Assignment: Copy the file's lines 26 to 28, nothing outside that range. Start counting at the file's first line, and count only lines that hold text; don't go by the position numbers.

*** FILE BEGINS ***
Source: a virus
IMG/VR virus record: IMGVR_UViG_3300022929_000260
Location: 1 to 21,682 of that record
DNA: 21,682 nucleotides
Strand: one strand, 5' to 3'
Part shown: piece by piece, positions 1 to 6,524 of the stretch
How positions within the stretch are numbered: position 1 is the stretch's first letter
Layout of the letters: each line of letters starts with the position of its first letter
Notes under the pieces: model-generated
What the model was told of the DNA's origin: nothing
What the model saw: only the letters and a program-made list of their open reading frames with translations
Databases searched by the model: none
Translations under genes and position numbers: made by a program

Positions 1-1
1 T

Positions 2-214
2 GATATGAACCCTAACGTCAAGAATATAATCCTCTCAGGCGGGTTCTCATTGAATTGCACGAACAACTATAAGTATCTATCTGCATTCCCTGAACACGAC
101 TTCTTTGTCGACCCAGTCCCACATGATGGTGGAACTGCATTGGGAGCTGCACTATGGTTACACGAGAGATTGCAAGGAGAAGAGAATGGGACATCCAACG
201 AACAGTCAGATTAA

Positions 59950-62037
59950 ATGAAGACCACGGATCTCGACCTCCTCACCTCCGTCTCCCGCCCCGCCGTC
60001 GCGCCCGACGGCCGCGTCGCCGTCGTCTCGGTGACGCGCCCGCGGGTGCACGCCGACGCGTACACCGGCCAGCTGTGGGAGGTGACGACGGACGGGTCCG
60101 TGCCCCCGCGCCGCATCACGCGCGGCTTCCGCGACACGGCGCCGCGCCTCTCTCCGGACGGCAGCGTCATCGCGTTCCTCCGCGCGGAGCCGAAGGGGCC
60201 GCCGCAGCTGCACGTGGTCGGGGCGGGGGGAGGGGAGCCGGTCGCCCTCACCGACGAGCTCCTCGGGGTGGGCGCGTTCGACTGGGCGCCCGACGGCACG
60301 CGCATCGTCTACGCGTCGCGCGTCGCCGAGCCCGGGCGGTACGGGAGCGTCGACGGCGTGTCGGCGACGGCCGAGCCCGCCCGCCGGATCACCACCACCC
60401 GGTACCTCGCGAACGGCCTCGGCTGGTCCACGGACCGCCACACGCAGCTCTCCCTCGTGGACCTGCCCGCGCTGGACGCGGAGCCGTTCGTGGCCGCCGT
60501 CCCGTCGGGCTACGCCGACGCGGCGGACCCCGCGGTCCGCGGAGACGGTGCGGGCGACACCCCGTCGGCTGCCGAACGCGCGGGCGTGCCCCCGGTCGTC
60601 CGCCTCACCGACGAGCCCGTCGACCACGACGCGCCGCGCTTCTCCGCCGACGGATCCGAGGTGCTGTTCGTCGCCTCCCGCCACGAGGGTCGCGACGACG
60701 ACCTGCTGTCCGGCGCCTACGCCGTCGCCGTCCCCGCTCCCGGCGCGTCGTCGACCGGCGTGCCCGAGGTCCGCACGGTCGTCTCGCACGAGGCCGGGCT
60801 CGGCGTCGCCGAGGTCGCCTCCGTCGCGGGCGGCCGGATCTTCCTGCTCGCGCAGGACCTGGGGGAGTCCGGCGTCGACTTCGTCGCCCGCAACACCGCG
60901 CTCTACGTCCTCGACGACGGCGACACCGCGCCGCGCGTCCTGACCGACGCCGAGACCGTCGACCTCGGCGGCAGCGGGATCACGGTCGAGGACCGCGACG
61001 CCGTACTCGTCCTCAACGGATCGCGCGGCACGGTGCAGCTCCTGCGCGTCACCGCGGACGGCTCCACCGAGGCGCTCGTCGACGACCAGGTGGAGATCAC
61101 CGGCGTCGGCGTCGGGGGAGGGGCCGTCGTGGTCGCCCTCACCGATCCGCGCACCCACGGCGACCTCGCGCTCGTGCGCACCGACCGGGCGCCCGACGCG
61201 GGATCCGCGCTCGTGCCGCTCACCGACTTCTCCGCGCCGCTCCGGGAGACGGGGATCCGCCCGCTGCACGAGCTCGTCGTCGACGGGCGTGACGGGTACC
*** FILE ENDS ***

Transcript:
60401 GGTACCTCGCGAACGGCCTCGGCTGGTCCACGGACCGCCACACGCAGCTCTCCCTCGTGGACCTGCCCGCGCTGGACGCGGAGCCGTTCGTGGCCGCCGT
60501 CCCGTCGGGCTACGCCGACGCGGCGGACCCCGCGGTCCGCGGAGACGGTGCGGGCGACACCCCGTCGGCTGCCGAACGCGCGGGCGTGCCCCCGGTCGTC
60601 CGCCTCACCGACGAGCCCGTCGACCACGACGCGCCGCGCTTCTCCGCCGACGGATCCGAGGTGCTGTTCGTCGCCTCCCGCCACGAGGGTCGCGACGACG